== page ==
You looked at Trevor and saw everything you want in a footballer. If a manager is lucky, he comes across a youngster like that once in his career.Freddie Goodwin
It was a relationship between Club, player and fans that would go on to endure until 1979, when the striker became England's first £1m player when he joined reigning First division champions Nottingham Forest in 1979.
Widely regarded as Blues' best ever player, TF as he is affectionately known, still holds a special place in the hearts of those Blues fans who witnessed him in action during his time at St. Andrew's.
Although the youngest player record was broken a year ago last August by Jude Bellingham, Francis' landmark moment nonetheless endures. The way he burst onto the scene was, like Jude's emergence, something pretty special.
Here we take a look back at the lead up to that momentous occasion....
On his arrival at the St. Andrew’s helm in 1970, new boss Freddie Goodwin instantly recognised the supreme talent that he had inherited after getting his first glimpse of 16-year-old Trevor Francis. Goodwin admitted: “You looked at Trevor and saw everything you want in a footballer. If a manager is lucky, he comes across a youngster like that once in his career. Looking for comparisons, I’d say Jimmy Greaves, Denis Law and that’s it. There was an excitement amongst the coaching staff because we all knew that Trevor was going to the very, very top.”
It was just a question of when the prodigious youngster would be unveiled to the wider footballing public. Three goals in two reserve team outings at the start of the 1970/71 season convinced Goodwin that that time had arrived, and he was named as the substitute for the Second Division clash at Cardiff City on 5 September. A painful knee injury sustained by Johnny Vincent necessitated a change at the interval and Francis was handed his record-breaking bow. At the age of 16 years and 139 days, he became the Club’s youngest ever player – a record that he held for 49 years until it was beaten by Jude Bellingham in August 2019.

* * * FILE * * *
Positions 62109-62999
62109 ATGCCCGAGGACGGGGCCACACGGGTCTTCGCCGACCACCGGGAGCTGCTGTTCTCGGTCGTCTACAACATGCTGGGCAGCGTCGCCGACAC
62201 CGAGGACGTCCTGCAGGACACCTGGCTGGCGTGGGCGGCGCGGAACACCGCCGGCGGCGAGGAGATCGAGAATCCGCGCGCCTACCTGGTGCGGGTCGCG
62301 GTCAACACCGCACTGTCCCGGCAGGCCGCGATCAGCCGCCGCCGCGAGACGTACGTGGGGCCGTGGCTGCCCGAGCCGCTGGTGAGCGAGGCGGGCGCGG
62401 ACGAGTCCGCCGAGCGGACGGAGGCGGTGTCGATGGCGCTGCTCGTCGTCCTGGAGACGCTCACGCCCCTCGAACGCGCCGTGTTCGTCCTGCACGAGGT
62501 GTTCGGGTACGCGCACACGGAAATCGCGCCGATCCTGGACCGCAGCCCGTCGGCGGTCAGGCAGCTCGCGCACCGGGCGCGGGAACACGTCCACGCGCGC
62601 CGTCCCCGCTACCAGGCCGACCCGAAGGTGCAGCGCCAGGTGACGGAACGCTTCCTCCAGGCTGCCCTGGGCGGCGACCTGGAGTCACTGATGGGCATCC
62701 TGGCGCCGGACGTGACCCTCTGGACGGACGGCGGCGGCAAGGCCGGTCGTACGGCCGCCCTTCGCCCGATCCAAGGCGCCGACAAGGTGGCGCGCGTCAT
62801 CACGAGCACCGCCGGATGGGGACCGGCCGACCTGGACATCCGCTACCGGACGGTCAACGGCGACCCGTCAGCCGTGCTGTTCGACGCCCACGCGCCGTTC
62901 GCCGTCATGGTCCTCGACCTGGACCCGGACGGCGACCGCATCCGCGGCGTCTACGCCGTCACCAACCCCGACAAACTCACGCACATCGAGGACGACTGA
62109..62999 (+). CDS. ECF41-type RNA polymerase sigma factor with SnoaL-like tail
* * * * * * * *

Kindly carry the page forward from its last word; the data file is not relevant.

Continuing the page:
Blues were already trailing to two John Toshack goals, but Francis did his best to drag his side back into the contest and came closest to scoring as his shot crashed back off the post. But it was the altruistic approach of the player that had the tough job of harnessing him on that afternoon in Ninian Park which left the biggest impression on Francis. He later revealed: “My marker talked me through the game, saying things like ‘are you alright, son?’ and ‘Not too tired? I know what an ordeal it is’.”
The man in question was Gary Bell and Blues News caught up with the former Cardiff defender to get his memories of the occasion. Bell recalled: “I’d heard that Trevor Francis was getting rave reviews in the Birmingham Reserves, so I knew who he was. I had a little word with him when he came on to tell him not to be nervous and to play his natural game, so to speak, and I know Trevor appreciated that. As a player you go out to win every game and normally the first tackle you get in on the right winger, you really let them know you’re there! But Trevor was a great prospect and you could see he was destined for great things from a young age.”